As Washington turns its focus toward the 2024 presidential campaign, U.S. aid to Ukraine is becoming increasingly vulnerable to partisan politics and the culture wars. When the next tranche comes up for a vote in Congress, the number of Republicans voting no will be high. If the Biden administration wants to preserve the flow of support to Kyiv, it will need to mount a more robust, more honest case about the expected costs and length of the war effort to lawmakers and the American people.
Since the full-scale Russian invasion began in February 2022, the United States has committed $113 billion to military, economic and humanitarian aid for Ukraine and other countries impacted by the war. The Biden administration is set to ask Congress to approve an additional $24 billion. With Congress already in chaos amid a looming shutdown of the federal government, aid for Ukraine is likely to be considered separately, at least in the House. This means it can no longer expect a free ride on a separate piece of must-pass legislation.
The number of Republicans to vote against more aid, unless Biden meets a list of GOP conditions, will be “at least half,” Rep. Michael Waltz (R-Fla.), a member of the House Armed Services Committee, told me during a panel discussion I moderated on Monday at the Concordia Annual Summit on the sidelines of the U.N. General Assembly. Waltz laid out those conditions in an op-ed published under the headline “The era of Ukraine’s blank check from Congress is over.”
Waltz says he wants the Biden administration to provide better accounting of the aid and to spell out exactly how it plans to help bring the war to an end. He also wants to see new financial commitments from European partners. Otherwise, he says he’ll vote no.
“I think it’s absolutely in America’s interest to stop [Vladimir] Putin cold. … However, the era of blank checks for aid, at least coming from Congress, is over,” he said. “Without those conditions … I don’t think I can get to yes’ anymore.”
In May 2022, 149 Republicans voted for Ukraine aid, with 57 voting against. In the Senate, only 11 Republicans voted against the funding. If Waltz’s rough estimate is correct, those opposed to additional funding could double this time around. Senate GOP aides tell me that the number of Republicans prepared to vote against the aid in that chamber will rise significantly.
Biden officials often tell journalists that the GOP opposition to helping Ukraine is limited to a small group of far-right MAGA members — and that Senate Minority Leader Mitch McConnell (R-Ky.) can keep his caucus in line. But even some Democratic lawmakers are now sounding the alarm, saying that more must be done to defend the aid in public and private.
Rep. Pat Ryan (D-N.Y.) said during our panel that the tide is turning inside the GOP in ways advocates for Ukraine aid have not properly acknowledged. He said more must be done to make the case to the American people that the aid is not only crucial to Kyiv but delivers a high return on investment for U.S. security as well.
“A significant percentage of the Republican caucus is no longer supportive of this,” Ryan said. “The very extreme right has hijacked the Republican Party and lost this bipartisan consensus we had that we are for democracy and for freedom.”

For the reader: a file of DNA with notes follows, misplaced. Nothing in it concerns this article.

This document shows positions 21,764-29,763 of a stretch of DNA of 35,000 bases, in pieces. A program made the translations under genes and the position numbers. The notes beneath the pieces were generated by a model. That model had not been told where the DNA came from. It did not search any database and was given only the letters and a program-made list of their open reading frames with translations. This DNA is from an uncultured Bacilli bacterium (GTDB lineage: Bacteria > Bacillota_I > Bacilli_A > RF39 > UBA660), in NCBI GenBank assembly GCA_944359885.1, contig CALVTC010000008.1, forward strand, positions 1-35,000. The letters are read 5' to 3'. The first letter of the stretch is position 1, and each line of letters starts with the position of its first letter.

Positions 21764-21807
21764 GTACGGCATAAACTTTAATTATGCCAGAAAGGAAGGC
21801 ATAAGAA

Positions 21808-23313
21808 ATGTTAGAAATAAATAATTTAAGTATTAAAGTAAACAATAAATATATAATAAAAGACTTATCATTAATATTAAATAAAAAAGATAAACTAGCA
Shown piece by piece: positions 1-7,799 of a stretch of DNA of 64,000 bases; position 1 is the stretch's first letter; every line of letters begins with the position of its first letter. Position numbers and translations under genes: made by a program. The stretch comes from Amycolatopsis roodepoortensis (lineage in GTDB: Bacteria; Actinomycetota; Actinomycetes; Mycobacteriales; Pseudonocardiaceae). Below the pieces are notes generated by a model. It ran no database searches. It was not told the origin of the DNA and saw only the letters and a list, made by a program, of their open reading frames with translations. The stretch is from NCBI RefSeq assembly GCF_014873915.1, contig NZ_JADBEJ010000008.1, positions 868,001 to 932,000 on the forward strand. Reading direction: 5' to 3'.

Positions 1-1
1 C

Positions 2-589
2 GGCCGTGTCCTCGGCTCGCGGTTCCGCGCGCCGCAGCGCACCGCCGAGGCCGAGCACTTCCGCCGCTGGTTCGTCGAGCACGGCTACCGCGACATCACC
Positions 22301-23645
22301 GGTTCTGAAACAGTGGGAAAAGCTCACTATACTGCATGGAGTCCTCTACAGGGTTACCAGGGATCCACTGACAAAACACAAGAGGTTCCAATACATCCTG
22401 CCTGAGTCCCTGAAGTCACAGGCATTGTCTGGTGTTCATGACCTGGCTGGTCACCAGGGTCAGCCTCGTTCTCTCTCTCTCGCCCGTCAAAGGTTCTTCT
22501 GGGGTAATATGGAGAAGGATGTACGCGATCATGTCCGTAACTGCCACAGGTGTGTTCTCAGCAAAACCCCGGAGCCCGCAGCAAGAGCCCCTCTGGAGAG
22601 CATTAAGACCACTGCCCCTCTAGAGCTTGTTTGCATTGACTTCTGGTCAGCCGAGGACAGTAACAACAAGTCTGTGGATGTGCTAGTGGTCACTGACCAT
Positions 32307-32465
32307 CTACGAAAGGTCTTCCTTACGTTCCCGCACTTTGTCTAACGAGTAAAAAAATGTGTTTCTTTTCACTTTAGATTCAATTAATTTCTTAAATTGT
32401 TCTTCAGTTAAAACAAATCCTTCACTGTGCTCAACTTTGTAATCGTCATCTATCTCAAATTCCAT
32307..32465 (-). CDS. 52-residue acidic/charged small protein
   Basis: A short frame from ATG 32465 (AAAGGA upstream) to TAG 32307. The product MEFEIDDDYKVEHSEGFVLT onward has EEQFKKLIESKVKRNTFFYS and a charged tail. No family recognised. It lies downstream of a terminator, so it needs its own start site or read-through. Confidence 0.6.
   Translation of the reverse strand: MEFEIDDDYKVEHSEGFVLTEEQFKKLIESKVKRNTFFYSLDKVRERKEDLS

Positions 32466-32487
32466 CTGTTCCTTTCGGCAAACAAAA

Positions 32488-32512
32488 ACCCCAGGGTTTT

Waltz and Ryan are both decorated military veterans who sit on the Armed Services Committee. They both agree that the United States has an interest in stopping Putin’s aggression now, lest he succeed and then attack more countries. Where they diverge is on whether the American public is still committed to giving Ukraine what it needs to win.
To be sure, Waltz’s concerns about aid oversight have merit and his call for more clarity on U.S. objectives in Ukraine is valid. In fact, the European countries currently provide more overall aid than the United States. But by playing into the idea that the United States must choose between solving problems at home and fighting aggression abroad, Republicans are prepping the ground for what could amount to abandoning the Ukrainians at the worst possible moment.
“That would dramatically undercut the foundational support of the Ukrainians right at the time that they are showing some real momentum in the counteroffensive,” said Ryan. “The signaling and the message that sends, for us to back away in this critical time, not only resonates in Europe but resonates in the Asia-Pacific as well.”
This is the message Ukrainian President Volodymyr Zelensky brings to Washington this week as he meets with senators after speaking on Tuesday at the United Nations in New York. In contrast to the warm welcome he received on Capitol Hill last December, he was not invited to speak to a joint session of Congress during this trip. House Speaker Kevin McCarthy (R-Calif.) said he has “questions” for Zelensky about accountability and the future of the war.
The governments in Kyiv and Washington should be honest about the fact the war is not going to be over anytime soon and that more sacrifices will be necessary. Then, they should ramp up their efforts to convince lawmakers and the people they represent that the costs of abandoning Ukraine aid are far greater than the costs of continuing to support it.